The University of Maryland and Vanderbilt University are taking a different approach when it comes to massive open online courses or MOOCs. The two universities will now collaborate where such collaboration was not possible before the advent of MOOCs. Maryland’s faculty will handle the first leg of a two-part, two-semester course arrangement with Vanderbilt’s faculty teaching the concluding segment.
Coursera MOOC Platform
The MOOC initiative is possible through Coursera, an educational technology company founded in 2012 by a pair of Stanford university computer science professors. More than 80 universities participate and as of Sept. 2013, Coursera topped 4.6 million users, individuals that currently have 437 courses at their disposal.
The Maryland portion of the MOOC sequence will begin in the next academic year with computer science professor Adam Porter teaching, “Programming Handheld Systems With Android.” The following semester Vanderbilt’s Douglas Schmidt, also a computer science professor, will teach “Pattern-Oriented Software Architecture,” offering instruction on how to connect mobile applications to the computing cloud.
Both universities acknowledge that making such a two-part course possible apart from a MOOC would be nearly impossible. Said Schmidt, “Creating such an opportunity for Vanderbilt and University of Maryland students alone would be incredibly complex in a traditional environment. With the MOOC platform, not only is it possible, it will now be available to learners globally.”
And those learners will take these courses for free, although no college credit will be offered. Still, the Coursera MOOC platform brings learning opportunities to students that might not otherwise have one.
Importantly, the Maryland-Vanderbilt tie up brings a pair of highly respective professors from two outstanding American universities together. What’s more, both men have been collaborating on research for more than 25 years, but this will be the first time they’ll be able to collaborate on education.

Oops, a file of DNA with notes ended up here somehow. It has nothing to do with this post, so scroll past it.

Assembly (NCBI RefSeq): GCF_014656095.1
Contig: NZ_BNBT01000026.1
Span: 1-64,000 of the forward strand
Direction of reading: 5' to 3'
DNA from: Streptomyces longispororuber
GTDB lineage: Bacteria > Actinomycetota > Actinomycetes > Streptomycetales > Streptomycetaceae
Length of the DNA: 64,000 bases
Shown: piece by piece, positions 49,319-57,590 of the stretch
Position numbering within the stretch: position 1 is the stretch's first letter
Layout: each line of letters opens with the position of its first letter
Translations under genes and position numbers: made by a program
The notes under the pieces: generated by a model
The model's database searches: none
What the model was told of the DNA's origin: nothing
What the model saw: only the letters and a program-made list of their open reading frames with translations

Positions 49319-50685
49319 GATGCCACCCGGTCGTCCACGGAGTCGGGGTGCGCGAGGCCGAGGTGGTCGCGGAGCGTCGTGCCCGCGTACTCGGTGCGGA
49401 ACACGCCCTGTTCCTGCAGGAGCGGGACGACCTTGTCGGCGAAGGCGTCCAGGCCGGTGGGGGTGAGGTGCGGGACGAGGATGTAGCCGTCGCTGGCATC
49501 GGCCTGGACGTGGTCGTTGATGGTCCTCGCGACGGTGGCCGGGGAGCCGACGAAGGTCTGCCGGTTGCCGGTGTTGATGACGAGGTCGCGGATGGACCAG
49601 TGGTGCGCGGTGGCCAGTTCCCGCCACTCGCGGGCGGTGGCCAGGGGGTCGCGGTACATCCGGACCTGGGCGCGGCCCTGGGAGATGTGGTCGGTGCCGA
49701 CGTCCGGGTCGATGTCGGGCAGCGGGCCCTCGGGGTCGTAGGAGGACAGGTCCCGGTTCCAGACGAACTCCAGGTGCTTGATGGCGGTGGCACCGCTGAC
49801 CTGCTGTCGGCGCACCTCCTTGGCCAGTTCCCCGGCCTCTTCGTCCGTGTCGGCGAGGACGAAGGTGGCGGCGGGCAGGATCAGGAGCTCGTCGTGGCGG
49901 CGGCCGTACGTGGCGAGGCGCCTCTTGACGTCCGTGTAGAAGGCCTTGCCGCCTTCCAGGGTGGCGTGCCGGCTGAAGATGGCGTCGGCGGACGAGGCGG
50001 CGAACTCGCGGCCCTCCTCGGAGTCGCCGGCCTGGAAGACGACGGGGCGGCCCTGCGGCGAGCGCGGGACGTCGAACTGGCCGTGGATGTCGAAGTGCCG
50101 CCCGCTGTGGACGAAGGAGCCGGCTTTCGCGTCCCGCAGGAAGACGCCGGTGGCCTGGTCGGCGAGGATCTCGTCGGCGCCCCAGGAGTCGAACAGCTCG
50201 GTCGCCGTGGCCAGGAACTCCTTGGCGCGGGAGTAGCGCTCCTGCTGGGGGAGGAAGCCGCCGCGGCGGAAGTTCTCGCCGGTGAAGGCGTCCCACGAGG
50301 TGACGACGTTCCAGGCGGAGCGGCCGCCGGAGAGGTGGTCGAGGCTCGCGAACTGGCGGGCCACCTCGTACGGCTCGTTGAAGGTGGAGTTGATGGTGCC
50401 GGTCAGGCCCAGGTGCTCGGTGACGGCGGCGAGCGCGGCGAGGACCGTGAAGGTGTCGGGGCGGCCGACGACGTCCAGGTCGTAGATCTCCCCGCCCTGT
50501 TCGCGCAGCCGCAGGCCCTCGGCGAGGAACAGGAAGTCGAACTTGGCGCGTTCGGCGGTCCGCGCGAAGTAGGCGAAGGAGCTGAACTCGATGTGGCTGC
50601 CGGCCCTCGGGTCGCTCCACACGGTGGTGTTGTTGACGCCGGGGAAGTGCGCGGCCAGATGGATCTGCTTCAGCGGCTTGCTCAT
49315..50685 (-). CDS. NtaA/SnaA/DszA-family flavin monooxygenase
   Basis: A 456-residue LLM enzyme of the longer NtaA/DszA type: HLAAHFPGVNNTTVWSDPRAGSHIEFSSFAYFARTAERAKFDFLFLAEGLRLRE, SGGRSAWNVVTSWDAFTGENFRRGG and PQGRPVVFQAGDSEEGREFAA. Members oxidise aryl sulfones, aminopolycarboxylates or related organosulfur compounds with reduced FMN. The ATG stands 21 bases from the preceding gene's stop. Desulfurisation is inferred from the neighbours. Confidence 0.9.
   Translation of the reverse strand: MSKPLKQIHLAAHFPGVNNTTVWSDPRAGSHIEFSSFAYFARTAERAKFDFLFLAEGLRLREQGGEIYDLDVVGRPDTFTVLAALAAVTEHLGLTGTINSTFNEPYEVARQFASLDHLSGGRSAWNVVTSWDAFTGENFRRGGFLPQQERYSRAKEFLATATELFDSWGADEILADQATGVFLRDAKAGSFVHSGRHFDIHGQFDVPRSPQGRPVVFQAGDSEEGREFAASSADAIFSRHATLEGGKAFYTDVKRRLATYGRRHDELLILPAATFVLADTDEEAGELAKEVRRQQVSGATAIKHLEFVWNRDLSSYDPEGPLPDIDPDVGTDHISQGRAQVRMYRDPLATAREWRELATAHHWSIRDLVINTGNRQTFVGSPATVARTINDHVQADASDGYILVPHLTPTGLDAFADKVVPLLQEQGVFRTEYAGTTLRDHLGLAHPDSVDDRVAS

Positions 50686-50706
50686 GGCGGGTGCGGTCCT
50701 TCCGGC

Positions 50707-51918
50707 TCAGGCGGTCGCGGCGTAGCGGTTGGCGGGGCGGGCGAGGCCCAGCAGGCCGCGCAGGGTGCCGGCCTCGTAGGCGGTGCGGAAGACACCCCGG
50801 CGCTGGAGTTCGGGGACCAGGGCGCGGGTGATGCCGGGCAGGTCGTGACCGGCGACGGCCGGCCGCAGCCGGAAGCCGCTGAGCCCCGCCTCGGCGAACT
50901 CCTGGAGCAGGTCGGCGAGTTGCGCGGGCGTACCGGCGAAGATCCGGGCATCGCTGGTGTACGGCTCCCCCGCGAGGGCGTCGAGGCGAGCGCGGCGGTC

University of Maryland President Wallace Loh underscored the importance of his school’s collaboration with Vanderbilt through Coursera noting, “By creating interdisciplinary teams and collaborations between institutions, we will create unique learning communities that could not easily be managed outside the MOOC world.”
Three Significant MOOCs
Coursera, along with Udacity and edX, have been disrupting higher education since MOOCs began to take hold in 2012. That disruption, however, is backed by academia including Stanford, Harvard and MIT, and dozens of participating universities.
Harvard and MIT, for instance, launched edX investing $60 million to get that platform launched. Udacity, like Coursera, also has a profound Stanford influence, itself funded by a venture capitalist firm, Charles River Venturers.
Coursera’s funding has also come from venture capitalists, topping $43 million this past July according to Forbes. Coursera also charges students $60 to $90 to take online proctored exams. Those exams are optional, but provide an important measuring tool students may want to have.
Learning and Feedback
MOOCs continue to fascinate students and educators alike, but not all classes transition well from the classroom to the web. That is something Amanda Ripley conveyed in her article, “MOOC’s Ivy League for the Masses?… College is Dead. Long Live College!” story. Ripley sampled several courses finding that most could not compete “with the other distractions on my computer.” She finally found a Physics 100 class that caught and kept her attention, one that offered instant feedback just like users get when playing a video game.
See Also — About Massive Open Online Courses (MOOCs)